Syria recognizes South Ossetia, establishes diplomatic link

Syria recognizes South Ossetia, establishes diplomatic link
Syria has recognized the independence of South Ossetia, which broke away from Georgia after a brief war in 2008. The two states have exchanged embassies, while Georgia announced it was cutting ties with Syria.

“The Syrian Arab Republic and The Republic of South Ossetia… declare their mutual recognition and the establishment of diplomatic relations at embassy level,” the South Ossetian Foreign Ministry said in a statement on its website. Syria joins Russia, Venezuela, Nicaragua and Nauru in its recognition of the former Georgian province’s independence.

The move seemed to anger Georgia, which claims South Ossetia as an “occupied territory.” The country’s deputy foreign minister has announced that proceedings have begun to freeze diplomatic relations with Syria.

South Ossetia broke away from Georgia after the August 2008 war, which started when the Georgian military attacked it in an attempt to take control of the area. Before that, the republic had been trying to become independent since the 1980s, triggering crackdowns by Georgia.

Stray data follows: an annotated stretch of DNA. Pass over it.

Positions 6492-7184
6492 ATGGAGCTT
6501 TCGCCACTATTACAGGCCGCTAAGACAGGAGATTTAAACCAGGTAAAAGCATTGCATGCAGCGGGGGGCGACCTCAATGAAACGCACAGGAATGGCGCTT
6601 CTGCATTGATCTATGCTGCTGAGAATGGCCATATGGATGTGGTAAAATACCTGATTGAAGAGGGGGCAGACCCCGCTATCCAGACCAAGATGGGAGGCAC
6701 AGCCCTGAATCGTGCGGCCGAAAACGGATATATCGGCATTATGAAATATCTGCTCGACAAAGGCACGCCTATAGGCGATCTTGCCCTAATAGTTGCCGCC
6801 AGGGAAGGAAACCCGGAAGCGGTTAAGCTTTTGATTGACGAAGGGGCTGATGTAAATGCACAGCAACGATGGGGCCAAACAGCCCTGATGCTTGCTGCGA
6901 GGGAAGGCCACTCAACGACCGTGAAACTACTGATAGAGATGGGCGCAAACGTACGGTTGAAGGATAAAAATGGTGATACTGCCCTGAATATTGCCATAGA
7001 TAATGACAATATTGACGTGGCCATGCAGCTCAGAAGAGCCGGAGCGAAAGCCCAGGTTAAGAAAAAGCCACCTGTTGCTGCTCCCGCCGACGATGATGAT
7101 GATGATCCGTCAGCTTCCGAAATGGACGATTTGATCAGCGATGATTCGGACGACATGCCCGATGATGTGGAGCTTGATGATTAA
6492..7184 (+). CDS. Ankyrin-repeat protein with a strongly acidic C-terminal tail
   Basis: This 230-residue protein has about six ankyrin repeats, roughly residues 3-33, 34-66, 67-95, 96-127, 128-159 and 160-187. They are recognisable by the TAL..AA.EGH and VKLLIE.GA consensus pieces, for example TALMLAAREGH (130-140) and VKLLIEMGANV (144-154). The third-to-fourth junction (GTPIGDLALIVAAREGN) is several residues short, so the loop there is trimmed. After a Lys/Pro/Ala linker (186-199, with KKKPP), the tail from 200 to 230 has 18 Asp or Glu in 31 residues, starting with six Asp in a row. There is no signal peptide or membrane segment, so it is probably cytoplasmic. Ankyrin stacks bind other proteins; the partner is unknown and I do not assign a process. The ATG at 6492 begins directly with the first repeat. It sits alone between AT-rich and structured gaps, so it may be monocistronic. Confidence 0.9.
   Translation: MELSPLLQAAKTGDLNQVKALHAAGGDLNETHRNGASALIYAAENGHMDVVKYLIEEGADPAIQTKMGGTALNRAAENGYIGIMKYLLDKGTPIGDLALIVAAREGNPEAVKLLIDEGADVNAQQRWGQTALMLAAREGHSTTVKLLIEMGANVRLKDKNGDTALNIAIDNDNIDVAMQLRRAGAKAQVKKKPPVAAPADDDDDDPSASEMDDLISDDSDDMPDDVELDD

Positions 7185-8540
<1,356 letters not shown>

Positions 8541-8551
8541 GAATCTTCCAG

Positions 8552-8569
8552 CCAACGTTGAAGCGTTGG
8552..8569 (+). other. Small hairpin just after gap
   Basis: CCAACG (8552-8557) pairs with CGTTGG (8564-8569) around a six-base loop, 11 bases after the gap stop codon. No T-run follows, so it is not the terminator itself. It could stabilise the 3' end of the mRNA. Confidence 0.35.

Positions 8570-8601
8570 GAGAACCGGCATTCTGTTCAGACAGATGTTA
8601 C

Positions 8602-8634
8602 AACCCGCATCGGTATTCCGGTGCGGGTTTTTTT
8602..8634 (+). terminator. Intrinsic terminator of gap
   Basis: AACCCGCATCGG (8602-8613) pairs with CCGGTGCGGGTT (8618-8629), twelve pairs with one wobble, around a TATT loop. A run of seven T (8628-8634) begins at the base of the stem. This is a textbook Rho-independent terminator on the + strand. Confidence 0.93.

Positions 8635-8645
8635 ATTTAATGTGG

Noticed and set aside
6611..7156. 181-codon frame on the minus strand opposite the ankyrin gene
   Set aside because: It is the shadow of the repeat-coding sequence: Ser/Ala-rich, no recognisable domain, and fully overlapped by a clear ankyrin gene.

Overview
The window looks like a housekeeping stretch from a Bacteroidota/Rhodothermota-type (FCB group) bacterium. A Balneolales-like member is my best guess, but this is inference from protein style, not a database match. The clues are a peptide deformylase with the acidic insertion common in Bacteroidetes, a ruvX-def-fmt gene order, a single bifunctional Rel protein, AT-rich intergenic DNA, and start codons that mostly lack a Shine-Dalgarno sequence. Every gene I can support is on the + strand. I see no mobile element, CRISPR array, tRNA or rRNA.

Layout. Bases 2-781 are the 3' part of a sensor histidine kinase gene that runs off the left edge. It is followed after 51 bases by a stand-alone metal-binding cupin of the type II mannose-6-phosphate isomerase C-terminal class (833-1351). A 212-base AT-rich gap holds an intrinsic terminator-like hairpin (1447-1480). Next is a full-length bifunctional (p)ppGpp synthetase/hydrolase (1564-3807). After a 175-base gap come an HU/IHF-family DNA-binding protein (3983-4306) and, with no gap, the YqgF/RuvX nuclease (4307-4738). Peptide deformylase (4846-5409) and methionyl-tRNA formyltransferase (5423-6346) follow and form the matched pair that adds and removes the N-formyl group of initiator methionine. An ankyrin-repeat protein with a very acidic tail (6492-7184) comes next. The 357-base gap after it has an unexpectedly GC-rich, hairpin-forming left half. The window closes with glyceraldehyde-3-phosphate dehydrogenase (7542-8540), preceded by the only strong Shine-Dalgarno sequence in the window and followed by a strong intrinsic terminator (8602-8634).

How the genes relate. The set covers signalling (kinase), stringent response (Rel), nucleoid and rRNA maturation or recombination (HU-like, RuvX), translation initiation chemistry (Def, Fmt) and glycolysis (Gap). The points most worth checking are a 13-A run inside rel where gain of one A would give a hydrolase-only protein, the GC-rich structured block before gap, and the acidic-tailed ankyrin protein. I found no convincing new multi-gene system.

In August 2008, Georgian artillery pelted the South Ossetian capital Tskhinval at night, killing numerous civilians and triggering a five-day war. Russia got involved to protect civilians and its own peacekeepers, who were stationed in the area under an earlier agreement with Ossetians and Georgians. A total of over 1,000 people died in the conflict, most of them civilians. In the end, the Georgian forces were pushed back and South Ossetia proclaimed independence.

Despite a report by an EU-established international fact-finding mission confirming that the war “started with a massive Georgian artillery attack” on Tskhinval, Russia’s opponents in the West refer to it as “Russian aggression” against Georgia, and only five UN member countries have so far recognized its independence.

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